Many authors wrote exclusively for the dimes, but others had parallel careers in other fields; some, like Charles Dunning Clark, worked in newspapers; others (including Thomas Chalmers Harbaugh) eventually graduated to more prestigious hardcover publishing. Perhaps the most famous “dime novel graduate” is Louisa May Alcott, who wrote around thirty pseudonymous sensational novels for the story papers, several of which saw print as dime novels both before and after their author achieved more lasting success with Little Women. Other dime novelists still remembered today include Upton Sinclair, author of The Jungle, and possibly Theodore Dreiser, who edited Street & Smith's Diamond Dick, Jr. for a time.
The vast majority of dime novels have distinctive illustration on their covers, and at least some also contain pictures inside. Although the illustrations are a part of the books’ mystique, their illustrators are even less well-known than their authors. In many cases, dime novel publishers would hire a relatively small number of artists to churn out covers for a large number of books, but much of the artwork is unsigned, making it hard to match works with artists. In some cases, the illustrators took a front seat in the creative process: artwork was sometimes produced in advance of text and writers were encouraged to produce matching text.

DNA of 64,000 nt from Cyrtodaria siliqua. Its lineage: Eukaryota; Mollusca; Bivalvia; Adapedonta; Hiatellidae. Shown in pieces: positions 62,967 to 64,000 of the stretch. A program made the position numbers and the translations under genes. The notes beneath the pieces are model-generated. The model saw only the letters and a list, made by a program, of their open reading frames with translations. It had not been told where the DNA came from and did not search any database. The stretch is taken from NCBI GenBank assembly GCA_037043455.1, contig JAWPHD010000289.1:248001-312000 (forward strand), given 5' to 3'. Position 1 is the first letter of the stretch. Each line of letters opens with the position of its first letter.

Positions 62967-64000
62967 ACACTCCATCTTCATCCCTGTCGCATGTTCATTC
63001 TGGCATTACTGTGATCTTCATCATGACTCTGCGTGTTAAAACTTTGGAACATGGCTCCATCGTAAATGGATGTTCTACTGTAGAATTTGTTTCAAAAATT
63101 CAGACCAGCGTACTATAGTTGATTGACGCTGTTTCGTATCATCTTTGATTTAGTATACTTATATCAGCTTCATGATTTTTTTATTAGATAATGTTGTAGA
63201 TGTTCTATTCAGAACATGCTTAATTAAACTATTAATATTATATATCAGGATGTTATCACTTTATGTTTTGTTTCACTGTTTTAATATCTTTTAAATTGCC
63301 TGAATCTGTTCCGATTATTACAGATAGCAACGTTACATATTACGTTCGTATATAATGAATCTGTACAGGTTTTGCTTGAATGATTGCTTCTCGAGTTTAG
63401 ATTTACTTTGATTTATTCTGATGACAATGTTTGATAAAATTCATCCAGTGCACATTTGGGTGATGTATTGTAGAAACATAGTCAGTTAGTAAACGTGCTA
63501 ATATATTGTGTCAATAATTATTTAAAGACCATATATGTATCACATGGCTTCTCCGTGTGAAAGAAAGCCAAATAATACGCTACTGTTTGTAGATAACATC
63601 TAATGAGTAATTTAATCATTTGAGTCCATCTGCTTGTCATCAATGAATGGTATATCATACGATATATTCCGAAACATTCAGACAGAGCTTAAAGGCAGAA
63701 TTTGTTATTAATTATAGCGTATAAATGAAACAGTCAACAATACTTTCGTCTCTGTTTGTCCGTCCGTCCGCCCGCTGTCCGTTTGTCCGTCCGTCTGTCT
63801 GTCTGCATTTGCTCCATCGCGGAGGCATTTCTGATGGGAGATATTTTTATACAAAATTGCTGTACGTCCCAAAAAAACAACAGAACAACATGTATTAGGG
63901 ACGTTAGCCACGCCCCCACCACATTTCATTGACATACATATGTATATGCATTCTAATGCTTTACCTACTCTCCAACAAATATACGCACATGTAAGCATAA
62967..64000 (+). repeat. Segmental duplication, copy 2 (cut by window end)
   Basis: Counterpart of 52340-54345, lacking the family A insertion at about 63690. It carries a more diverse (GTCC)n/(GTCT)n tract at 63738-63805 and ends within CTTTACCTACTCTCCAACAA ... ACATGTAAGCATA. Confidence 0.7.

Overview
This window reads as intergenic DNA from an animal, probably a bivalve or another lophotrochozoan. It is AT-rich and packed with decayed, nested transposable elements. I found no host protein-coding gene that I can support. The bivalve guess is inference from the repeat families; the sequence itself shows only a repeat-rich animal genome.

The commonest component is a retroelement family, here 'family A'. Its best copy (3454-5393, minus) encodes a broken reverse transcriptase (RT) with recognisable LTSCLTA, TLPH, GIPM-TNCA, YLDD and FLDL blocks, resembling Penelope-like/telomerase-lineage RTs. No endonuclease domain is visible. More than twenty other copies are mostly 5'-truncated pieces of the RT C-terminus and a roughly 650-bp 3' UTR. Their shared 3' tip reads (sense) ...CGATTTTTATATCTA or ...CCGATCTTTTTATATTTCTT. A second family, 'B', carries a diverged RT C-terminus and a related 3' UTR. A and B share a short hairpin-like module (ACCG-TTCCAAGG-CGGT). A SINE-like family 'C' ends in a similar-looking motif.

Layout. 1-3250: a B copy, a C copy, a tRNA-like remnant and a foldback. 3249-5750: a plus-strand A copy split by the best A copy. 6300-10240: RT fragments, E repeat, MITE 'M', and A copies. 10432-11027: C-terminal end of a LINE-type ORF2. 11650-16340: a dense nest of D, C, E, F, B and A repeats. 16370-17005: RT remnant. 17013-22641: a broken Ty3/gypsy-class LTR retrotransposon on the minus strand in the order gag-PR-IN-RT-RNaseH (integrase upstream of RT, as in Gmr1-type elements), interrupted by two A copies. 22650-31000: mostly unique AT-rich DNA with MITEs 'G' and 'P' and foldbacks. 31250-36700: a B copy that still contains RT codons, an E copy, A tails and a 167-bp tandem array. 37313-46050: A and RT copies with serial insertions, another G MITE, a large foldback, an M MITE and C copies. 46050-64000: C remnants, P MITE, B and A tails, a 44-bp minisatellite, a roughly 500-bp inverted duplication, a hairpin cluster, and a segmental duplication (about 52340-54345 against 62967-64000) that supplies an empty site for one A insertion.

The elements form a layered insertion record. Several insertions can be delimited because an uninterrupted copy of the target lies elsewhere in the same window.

It is difficult to make broad generalizations about the readership of dime novels. Given the huge sales figures, it was a large audience, and given the shifts in tone and content over the years, the composition of the audience almost certainly changed over time. Dime novels predate the current culture of written fan analysis, so there is not a large body of primary source material written by those who enjoyed this form of entertainment. In spite of all these difficulties, it is possible to understand a little about the consumers of dime novels.
Since dime novels were still a relative novelty during the Civil War, participants in that conflict formed a significant part of the early audience. Even Abraham Lincoln was part of the readership, since he offered praise for Maum Guinea, an early dime novel with slavery themes.
Although early dime novels had some very famous readers, over time, they came to be associated with the lower and working classes. Historian Michael Denning argues that “the bulk of the audience of dime novels were workers – craftworkers, factory operatives, domestic servants, and domestic workers.” There were exceptions, of course; dime novel author Eugene Sawyer claimed to have “seen bankers and capitalists gravely paying their nickels for the same tales as their elevator boys read.” Immigrants also made up a portion of the readership, sometimes enjoying translations of the novels in their native tongue (such as the American-published but German-language Die Deutsch Library) while others used the books as a means of gaining confidence in the English language.